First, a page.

I am not a hobby shopper. Some women salivate at every sale sign and peruse the racks and shelves for entertainment.
But for me, shopping is like having my teeth cleaned—a necessity that must be endured. I might still be wearing last decade's styles if God had not infiltrated my aversion to stores, taken the pain out of purchasing—and transformed my understanding of prayer.
It all started with an orange carpet stain. My daughter, who was in elementary school at the time, accidentally spilled juice on the carpet in our family room. Discovering the dried stain days later, I shot up a desperate prayer: "Lord, help me find something to get rid of this stain so that she won't feel bad about the spill (and so I won't be upset)."
Carpet stain removers lined the lowest shelf of cleaning supplies at Walmart, forcing me to kneel down to examine them. Miraculous claims of stain-cleaning power shouted at me from every can. I pondered all the choices, wondering how to choose the best one. To my relief, hardly a soul graced the store at 8 in the morning as I, a usually dignified physician, scooted on my knees sideways down the aisle asking God about stain removers. Did He really care about something so insignificant? Would He be angry if I asked?
With a smidgen of faith and a mountain of self-consciousness, I placed my hand on top of a can of cleaner, closed my eyes and asked God, Is this the right one? I waited a few seconds. No answer. What was I expecting, thunder from heaven? I moved on to the next. Nothing. As my hand rested on the fourth can a voice proclaimed, "That is the best stain remover." It was an audible voice! An angel? My eyes flew open. I heard it again. "That is the best stain remover."
I turned toward the direction of the voice. Two frail-looking, white-haired women were ambling down the aisle toward me—not exactly my concept of angelic beings. I paused, my hand motionless on the can. But as they passed behind me one of the duo declared for the third time, "That is the best stain remover." I bought the product and the stain vanished.
That incident revolutionized shopping for me. If God cared about a carpet stain, would it be OK to seek His wisdom for other purchases? I needed to buy shoes for our daughter, for instance. What was the harm in asking? God is omniscient; He would know where to find the perfect fit.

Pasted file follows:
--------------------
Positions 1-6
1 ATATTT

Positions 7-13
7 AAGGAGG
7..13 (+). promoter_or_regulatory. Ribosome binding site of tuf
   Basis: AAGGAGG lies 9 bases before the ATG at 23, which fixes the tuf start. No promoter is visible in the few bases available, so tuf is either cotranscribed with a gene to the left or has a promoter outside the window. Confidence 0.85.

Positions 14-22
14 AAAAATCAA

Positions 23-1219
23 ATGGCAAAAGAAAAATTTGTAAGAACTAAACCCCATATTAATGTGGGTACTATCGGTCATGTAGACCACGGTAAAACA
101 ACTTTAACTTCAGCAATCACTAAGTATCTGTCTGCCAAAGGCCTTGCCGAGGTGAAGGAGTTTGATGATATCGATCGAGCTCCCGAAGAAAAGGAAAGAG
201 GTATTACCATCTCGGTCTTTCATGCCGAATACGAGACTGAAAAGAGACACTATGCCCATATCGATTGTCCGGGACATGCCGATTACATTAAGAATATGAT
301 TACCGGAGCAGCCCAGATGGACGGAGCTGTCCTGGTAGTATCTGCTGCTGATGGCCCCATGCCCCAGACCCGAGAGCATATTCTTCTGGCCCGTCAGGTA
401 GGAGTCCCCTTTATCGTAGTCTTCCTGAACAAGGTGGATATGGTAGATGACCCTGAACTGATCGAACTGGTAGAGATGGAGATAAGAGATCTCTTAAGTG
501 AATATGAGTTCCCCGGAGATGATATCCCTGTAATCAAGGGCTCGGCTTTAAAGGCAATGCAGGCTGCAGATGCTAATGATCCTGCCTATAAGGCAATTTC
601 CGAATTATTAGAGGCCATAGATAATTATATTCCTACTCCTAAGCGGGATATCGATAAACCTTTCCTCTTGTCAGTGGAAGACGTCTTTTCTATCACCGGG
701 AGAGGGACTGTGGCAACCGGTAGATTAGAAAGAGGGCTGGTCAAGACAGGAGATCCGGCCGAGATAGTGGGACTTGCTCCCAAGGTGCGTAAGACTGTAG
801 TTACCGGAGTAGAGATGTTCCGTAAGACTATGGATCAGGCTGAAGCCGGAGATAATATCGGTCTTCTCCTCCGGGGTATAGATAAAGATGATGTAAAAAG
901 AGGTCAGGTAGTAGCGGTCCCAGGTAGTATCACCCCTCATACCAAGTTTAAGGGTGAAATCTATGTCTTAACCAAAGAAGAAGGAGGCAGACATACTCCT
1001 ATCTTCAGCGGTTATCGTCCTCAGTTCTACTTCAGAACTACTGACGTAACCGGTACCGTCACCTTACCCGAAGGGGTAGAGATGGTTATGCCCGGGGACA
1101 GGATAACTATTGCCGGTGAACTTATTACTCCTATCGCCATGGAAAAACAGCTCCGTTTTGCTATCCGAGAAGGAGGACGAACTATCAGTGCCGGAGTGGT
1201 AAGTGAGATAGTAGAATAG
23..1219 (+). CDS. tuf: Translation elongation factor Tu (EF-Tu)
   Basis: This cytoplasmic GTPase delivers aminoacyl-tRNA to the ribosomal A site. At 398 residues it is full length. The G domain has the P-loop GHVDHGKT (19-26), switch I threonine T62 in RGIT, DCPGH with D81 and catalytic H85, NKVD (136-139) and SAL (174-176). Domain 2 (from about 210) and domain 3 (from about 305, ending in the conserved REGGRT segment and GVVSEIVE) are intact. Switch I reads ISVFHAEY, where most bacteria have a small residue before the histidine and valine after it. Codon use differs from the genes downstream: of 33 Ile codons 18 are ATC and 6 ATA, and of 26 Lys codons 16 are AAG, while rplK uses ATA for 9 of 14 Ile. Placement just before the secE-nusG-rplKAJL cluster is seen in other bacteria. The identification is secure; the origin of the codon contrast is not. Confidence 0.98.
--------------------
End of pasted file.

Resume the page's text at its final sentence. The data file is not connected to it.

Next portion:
After all, nothing rivaled trying to find shoes for Amelia's narrow feet. Her pint-sized patience evaporated in seconds, catalyzing an avalanche of anger in store after store as she tried on dozens of shoes, only to leave empty-handed. Since binding her feet was not an option, I despaired at shoe shopping with her.
This, however, was a new day. Before clambering into the car together, we asked God to show us where to purchase her new shoes. As we waited expectantly, a certain store came to my mind. Would we really find the right fit on our first try? We decided to test it out. Less than an hour later, an adorable pair of new shoes adorned her feet. We were on to something huge.
The next lesson involved Amelia's Christmas present. She had her heart set on a new bicycle to replace the one she had outgrown. Just days before the holiday, I suddenly realized there was only a one-hour window to purchase the bike and hide it before she got home from school. I had no idea what color she wanted or where to buy it. Why had I not checked? Was it expecting too much to ask God for the store and the color? Would I be able to hear God in just a few minutes?
I quieted my thoughts and prayed. Pink was her favorite color, but purple was the impression I received. What store had a purple, 24-inch girl's bike? In my mind's eye I saw a retailer in an area of town that I normally do not frequent. Desperation and doubt intermixed with faith as I drove to the store and hurried to the sporting goods section. There in the center of the aisle stood a purple, 24-inch girl's bike, waiting just for me. All the other bikes hung from the wall. God's provision could not have been more obvious. When Amelia received the bicycle on Christmas day, she exclaimed, "Purple is the color I wanted!"
Not only did these experiences help me begin to look at shopping as an adventure and teach me to be a good steward of our finances, but something much greater took place: I sensed that this was just the beginning of learning to pray with power.
Excerpted from 7 Secrets to Power Praying. Jane Glenchur, M.D., has an extensive medical background as well as a passion for prayer. She was recently invited to serve as a medical associate for the Global Medical Research Institute, which was begun by Randy Clark for the purpose of documenting medical miracles.